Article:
As many as 250 parishioners, past and present, are expected this weekend to celebrate the 50th anniversary of the founding of First Baptist Church in Key Largo.
A series of events — including a reception, fishing tournament, comedy concert, worship services and more — “focuses on the people of our church,” said Pastor Charles Rosenbalm, who has served the congregation since 1999 coming from Tampa.
“Since we are Baptists,” said Rosenbalm with a smile, “you know there will be food.”
Events begin Friday, Nov. 7 and conclude Sunday, Nov. 9.
Some of those who are confirmed to attend are former pastors Lee Graham (1966-76), who led the effort to build the current sanctuary; Ron Lentine (1981-87) and Bob Norman (1988-91). Lester Curry, a former staff person who now has his own church, also will be there.
Started in the 1950s as a mission of Central Baptist Church, parishioners first met in the Key Largo Civic Club.
As the church grew, members were “able to take increasing ownership and stand on their own,” Rosenbalm said. With an eye to the future, in 1957 the church purchased on the land on which it now sits at mile marker 99 oceanside.
In 1964, First Baptist became fully constituted. It is part of the Florida Baptist Convention and the Southern Baptist Convention — what Rosenbalm called “the mother ship” of Baptist churches nationally.
The church has been involved in many missions aboard and supports activities locally as well.
There are youth groups, Vacation Bible School, services throughout the week, and Bible studies for men and women. The church sponsors a Boy Scout troop.
There is even a child-care center on the property, named after parishioner Jack Hill, who was a major supporter of the church. About 25 children are cared for five days a week at the center.
Right now, church members are excited to be involved in Operation Christmas Child, a project of Samaritan’s Purse, founded by Franklin Graham, son of evangelist Billy Graham.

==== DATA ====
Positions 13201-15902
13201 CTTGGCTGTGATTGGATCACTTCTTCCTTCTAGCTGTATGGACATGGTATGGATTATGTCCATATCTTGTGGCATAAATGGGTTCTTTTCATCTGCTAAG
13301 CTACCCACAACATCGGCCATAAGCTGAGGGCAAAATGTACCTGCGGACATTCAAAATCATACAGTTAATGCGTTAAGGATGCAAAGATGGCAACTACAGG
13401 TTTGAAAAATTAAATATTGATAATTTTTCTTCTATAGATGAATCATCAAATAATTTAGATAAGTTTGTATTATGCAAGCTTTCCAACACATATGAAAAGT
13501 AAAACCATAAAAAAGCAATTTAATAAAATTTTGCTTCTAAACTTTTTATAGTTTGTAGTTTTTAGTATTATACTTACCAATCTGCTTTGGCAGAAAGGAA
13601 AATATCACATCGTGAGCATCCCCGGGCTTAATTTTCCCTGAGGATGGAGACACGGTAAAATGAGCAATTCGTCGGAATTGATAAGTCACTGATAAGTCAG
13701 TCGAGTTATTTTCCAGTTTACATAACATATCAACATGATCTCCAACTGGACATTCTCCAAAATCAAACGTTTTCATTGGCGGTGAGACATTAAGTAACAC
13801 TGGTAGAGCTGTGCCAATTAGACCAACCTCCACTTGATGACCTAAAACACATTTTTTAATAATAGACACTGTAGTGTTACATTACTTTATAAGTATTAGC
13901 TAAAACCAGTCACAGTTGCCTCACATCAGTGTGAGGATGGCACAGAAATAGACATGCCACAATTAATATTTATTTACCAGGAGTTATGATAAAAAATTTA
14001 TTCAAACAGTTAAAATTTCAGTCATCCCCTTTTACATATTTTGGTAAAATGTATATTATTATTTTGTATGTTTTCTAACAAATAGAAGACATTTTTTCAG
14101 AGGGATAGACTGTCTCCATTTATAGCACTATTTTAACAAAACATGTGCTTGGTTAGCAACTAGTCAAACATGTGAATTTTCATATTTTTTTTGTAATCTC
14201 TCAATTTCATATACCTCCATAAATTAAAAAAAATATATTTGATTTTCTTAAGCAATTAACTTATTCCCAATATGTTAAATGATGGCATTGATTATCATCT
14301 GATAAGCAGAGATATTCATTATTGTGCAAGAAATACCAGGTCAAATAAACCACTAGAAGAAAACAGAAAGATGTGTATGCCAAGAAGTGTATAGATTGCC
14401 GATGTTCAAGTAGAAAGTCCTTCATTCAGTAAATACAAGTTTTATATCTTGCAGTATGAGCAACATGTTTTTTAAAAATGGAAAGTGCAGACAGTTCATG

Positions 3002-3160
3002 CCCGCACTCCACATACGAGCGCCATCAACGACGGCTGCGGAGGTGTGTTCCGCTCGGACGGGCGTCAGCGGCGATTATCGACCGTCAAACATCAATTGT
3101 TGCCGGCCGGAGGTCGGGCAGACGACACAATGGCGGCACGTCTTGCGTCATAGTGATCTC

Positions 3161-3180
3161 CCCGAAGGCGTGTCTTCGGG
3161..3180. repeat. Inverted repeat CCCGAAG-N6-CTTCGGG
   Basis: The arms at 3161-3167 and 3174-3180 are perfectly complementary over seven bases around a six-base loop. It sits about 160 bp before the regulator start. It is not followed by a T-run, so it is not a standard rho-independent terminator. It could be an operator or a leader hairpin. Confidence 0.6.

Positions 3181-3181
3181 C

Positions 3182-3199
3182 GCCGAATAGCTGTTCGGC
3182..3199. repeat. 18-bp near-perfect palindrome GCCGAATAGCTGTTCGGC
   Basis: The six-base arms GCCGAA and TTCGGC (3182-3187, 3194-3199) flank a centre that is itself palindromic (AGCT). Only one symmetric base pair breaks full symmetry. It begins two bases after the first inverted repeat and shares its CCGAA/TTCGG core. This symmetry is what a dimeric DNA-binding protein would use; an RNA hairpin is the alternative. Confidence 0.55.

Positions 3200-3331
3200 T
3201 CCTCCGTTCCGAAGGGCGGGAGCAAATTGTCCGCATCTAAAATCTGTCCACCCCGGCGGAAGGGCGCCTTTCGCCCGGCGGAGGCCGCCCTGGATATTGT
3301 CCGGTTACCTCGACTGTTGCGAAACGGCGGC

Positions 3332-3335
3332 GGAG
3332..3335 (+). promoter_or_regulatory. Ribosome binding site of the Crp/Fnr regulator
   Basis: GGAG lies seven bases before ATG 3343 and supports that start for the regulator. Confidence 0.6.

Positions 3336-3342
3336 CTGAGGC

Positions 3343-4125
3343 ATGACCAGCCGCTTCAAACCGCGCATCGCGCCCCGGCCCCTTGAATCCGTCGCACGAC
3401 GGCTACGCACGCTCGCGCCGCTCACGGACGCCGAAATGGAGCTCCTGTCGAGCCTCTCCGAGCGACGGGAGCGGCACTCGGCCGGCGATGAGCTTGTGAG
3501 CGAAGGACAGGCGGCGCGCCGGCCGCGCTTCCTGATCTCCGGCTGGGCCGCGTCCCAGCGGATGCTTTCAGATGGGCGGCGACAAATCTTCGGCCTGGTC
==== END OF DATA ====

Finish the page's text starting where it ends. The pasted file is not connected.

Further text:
“People fill shoeboxes with basic things — like socks, pencils and toothbrushes — and we pack them and send them off all over the world,” Rosenbalm said.
The shoeboxes are filled depending on whether they are for boys or girls and are age-specific.
The project has been so successful that First Baptist last year was named the “relay center” for other churches for the entire Keys.
“We hope to pack 500 boxes,” the pastor said. “It’s a big assembly line.”
People from other churches bring their boxes to First Baptist and “if all goes well, we’ll have 5,000 shoeboxes,” Rosenbalm said. Those boxes will be loaded onto a tractor trailer the week of Nov. 17 and taken to Charlotte, N.C., and Atlanta for worldwide distribution.
Through the project’s tracking system, parishioners will learn where their shoeboxes end up. One year, they helped children in India.
Cheryl Cottrell, RN, chief nursing officer and vice president of Nursing Services at Mariners Hospital in Tavernier, and her sisters — Diane Griste and Faith Weaver — have been with the church since its inception.
She echoed the “people-centered” theme that the church and its parishioners value.
As a young teen, the church was a place not only of support, but a way to learn about the world through its missions. It also gave young people the skills they needed to become leaders, Cottrell said.
Cottrell said a little known fact about the Southern Baptist Convention is how it supports emergency personnel, such as feeding Red Cross workers, in disaster areas.
The value of the missions and other project is that “you can help people even if you can’t be there in person,” she said.
“Churches as a whole are more open to meeting the needs of the people,” she said. “It’s not so much how you look — it’s how we can help you and you can help us.”
She remembered a time when she suffered from a major illness and First Baptist Church parishioners were there, “sitting with me and my mother when I had surgery.”
“That’s just what you do,” she said. “Church is like an extended family.”
There were about 75 to 100 parishioners at the church’s founding, Cottrell recalled, and even in 1964, there were a lot of Miami weekenders who came down to Key Largo go to church.
There were fewer than a half-dozen churches in the Upper Keys at the time, Cottrell said. But even so, “church was one of the mainstays in family life. It’s a place where you support each other.”
Cottrell said sometimes people go from church to church, looking for the perfect one.
“You have to find the one you’re most comfortable with,” she said. “We need to be serving where God leads us to serve.”
For more information about the church or the 50th anniversary celebration, call (305) 451-2265.